N.9 Making Touches Making
Locating businesses according to similar environmental issues helps to minimise negative impacts of manufacturing by focusing on the block (noise and dust), streets (logistics) or neighbourhood (odours).
[Context] Many forms of urban manufacturing traditionally concentrated along specific streets or clustered in similar parts of the city. It is a trend that is still prevalent due to zoning and land use planning. Protecting these streets as zones of production, particularly in inner-city sites, can help avoid friction or nuisances from incompatible land uses. By contrast, the continuous growth of many European cities and especially the roll-out of designed mixed use areas requires cities to act strategically when planning for the co-existence of different and sometimes incompatible land uses. By concentrating similar kinds of activities along specific streets, nuisances can be contained. This is particularly the case for businesses associated with similar environmental issues such as noise, dust and logistics.
[Problem] Challenges differ between well established streets that are home to manufacturers, and new mixed use projects that are creating industrial space. In cities where manufacturing has remained concentrated around a specific street, these areas are likely to contain large building blocks which are attractive opportunities for rezoning and development into housing. The moment that one manufacturing site is occupied by housing, means that all other sites next to it will be exposed to occupants with very different perceptions of environmental issues and infrastructure requirements. This can aggravate future relationships. Residents are affected by logistics, dust, noise and messy public space resulting from manufacturing. Manufacturers are affected by complaints requiring adaptations to their work spaces with acoustic insulation, invest in low emissions technology, enhanced filtration devices and limiting logistics issues. On the other hand, new mixed use projects can be poorly designed from the outset making it difficult for manufacturing and housing to co-habit. If mixed use developments are a prerequisite, suitable technical and design solutions are required to allow these two activities to live apart, together. Furthermore, developers responsible for mixed use and co-location projects often have little experience mixing residential and manufacturing activities which can mean that financial models and spatial configurations render manufacturing unviable. This results in poorly conceived projects.
[Forces] Increasing pressure on urban real estate and increasing interest in local manufacturing creates an urgency to protect existing manufacturing zones or develop functional mixed use projects with solutions to reduce nuisances and use space more efficiently. For existing manufacturing areas, planning can be challenging to enforce where building owners or developers have (financial and political) means to push through rezoning and housing projects. While plans for mixed use developments can be sensible on paper, it can result in a vast amount of technical complexity that creates unnecessary friction between manufacturers and residents. Unless public authorities have experience in dealing with such projects, there is a high risk that the spaces created for manufacturing will be difficult to use and consequently turn into retail or office space through rezoning. Aligning similar functions along a street can help divide incompatible activities but this requires planners and developers to commit to separating functions. This is a particular challenge in situations where industrial land quotas need to compensate space rezoned for housing.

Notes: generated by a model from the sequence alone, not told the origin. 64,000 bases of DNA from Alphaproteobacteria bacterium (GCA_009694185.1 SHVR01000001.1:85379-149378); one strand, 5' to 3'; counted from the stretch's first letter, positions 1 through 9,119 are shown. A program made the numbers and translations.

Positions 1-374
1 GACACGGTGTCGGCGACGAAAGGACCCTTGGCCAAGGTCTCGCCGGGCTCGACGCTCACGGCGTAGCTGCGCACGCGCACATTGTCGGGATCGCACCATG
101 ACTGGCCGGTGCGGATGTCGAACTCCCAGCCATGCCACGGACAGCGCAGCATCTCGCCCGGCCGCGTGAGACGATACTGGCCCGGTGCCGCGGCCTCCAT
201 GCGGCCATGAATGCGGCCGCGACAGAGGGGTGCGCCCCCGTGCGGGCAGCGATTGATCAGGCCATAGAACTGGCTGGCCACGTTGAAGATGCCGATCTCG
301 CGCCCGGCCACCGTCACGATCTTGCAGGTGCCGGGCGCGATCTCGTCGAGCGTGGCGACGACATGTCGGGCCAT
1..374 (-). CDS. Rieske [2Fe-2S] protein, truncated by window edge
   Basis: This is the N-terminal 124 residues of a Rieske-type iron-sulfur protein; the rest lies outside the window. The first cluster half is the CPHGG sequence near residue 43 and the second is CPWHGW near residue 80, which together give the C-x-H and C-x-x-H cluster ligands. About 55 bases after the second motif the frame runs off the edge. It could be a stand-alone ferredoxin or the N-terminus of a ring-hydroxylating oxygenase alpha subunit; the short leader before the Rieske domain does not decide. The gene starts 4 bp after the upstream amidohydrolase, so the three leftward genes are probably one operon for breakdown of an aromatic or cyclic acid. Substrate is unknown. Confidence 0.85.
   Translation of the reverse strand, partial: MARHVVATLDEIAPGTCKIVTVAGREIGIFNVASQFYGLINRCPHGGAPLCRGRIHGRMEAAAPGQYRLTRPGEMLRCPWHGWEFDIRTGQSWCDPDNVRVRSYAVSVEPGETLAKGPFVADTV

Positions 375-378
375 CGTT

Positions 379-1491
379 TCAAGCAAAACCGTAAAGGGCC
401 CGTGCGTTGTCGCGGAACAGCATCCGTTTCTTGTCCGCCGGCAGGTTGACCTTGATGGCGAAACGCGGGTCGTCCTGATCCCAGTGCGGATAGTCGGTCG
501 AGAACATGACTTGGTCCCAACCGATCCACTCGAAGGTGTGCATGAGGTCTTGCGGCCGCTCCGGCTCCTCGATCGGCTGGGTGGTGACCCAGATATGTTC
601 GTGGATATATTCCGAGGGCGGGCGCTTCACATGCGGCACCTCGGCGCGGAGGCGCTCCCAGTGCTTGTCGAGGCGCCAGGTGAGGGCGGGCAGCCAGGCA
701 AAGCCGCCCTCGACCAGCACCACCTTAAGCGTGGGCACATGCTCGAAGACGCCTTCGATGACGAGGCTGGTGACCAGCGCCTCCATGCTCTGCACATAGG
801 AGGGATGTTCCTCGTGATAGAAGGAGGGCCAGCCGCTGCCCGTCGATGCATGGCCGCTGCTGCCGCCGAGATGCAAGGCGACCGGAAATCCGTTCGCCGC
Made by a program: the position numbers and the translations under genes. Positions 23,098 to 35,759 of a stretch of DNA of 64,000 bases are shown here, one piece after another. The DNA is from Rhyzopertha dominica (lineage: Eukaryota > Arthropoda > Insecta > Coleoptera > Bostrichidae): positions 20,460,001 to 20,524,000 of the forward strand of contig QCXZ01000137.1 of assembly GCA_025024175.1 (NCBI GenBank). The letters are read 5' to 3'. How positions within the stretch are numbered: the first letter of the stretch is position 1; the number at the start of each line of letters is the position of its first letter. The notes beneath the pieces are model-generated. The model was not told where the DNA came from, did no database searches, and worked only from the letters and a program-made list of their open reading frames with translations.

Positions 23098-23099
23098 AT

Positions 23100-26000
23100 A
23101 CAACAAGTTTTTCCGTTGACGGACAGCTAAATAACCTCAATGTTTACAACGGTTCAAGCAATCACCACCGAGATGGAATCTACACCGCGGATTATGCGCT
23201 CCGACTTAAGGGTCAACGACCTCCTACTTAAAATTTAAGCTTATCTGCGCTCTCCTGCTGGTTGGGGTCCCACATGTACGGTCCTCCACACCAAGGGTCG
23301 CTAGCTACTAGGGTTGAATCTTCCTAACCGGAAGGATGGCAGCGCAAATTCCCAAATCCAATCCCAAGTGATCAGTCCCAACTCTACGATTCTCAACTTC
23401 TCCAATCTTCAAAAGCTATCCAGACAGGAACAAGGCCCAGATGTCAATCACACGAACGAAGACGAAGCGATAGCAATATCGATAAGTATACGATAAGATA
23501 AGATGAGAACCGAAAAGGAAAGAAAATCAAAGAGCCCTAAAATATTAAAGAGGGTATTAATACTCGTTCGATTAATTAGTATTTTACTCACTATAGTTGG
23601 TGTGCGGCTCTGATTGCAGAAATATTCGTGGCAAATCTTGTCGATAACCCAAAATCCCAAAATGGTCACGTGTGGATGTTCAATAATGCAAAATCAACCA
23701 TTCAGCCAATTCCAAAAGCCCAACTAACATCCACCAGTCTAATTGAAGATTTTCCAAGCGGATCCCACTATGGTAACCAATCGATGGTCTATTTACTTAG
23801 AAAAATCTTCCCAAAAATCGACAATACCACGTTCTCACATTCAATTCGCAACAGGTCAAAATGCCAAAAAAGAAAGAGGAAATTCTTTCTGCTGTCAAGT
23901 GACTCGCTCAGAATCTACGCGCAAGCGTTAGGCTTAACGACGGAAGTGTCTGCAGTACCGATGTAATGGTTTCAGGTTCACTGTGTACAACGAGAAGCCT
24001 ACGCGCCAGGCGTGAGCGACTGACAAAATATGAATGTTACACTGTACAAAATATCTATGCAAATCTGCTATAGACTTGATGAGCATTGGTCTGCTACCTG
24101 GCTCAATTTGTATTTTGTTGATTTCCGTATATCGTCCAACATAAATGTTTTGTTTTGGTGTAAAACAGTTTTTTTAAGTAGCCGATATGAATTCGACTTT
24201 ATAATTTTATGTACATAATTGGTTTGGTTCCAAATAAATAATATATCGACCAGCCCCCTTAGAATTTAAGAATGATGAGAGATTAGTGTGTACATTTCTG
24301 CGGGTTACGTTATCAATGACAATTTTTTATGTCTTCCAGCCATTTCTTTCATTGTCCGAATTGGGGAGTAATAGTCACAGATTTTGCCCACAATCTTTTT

[Solutions] Concentrate similar types of makers along a street or blocks in order to minimise impact on neighbours. For new development areas, C1 Microzoning can be used to structure activities in specific zones using a master plan or vision document. For existing areas, R.2 Transparent Making and C.2 Negotiated Qualities & Environmental Criteria, mediated with a R.3 Curator, can help reduce friction between manufacturers and residents. Manufacturing activities creating nuisances can be located in areas where such nuisances are tolerated. Making touches making is most effectively channelled along a street, but also in the back of industrial plots, at the scale of the block. N.3 Mixing Complementary Making & Related Services is one option to create a buffer between making and housing particularly for noise attenuation within C.10 Transition Zones. Making touches making works well by C.9 Concentrating Messy Making Along Infrastructure, and N.1 Taking Advantage of Place Conditions, developing along transport infrastructure, using topographic height differences to buffer noise or mixed with other compatible land uses. Cluster B.1 Making Around Courtyards inside blocks, by B.5 Enabling Vertical Making and organising logistics access via an entrance on a service street, (such as the N.11 Back of the High Street). If planned properly, making touches making can result in N.8 Quality Urban Environment in Making Areas that do not result in conflict with manufacturing activities. It is important to keep some mix to ensure that streets remain active after typical working hours which could include sporting facilities or a cafe.
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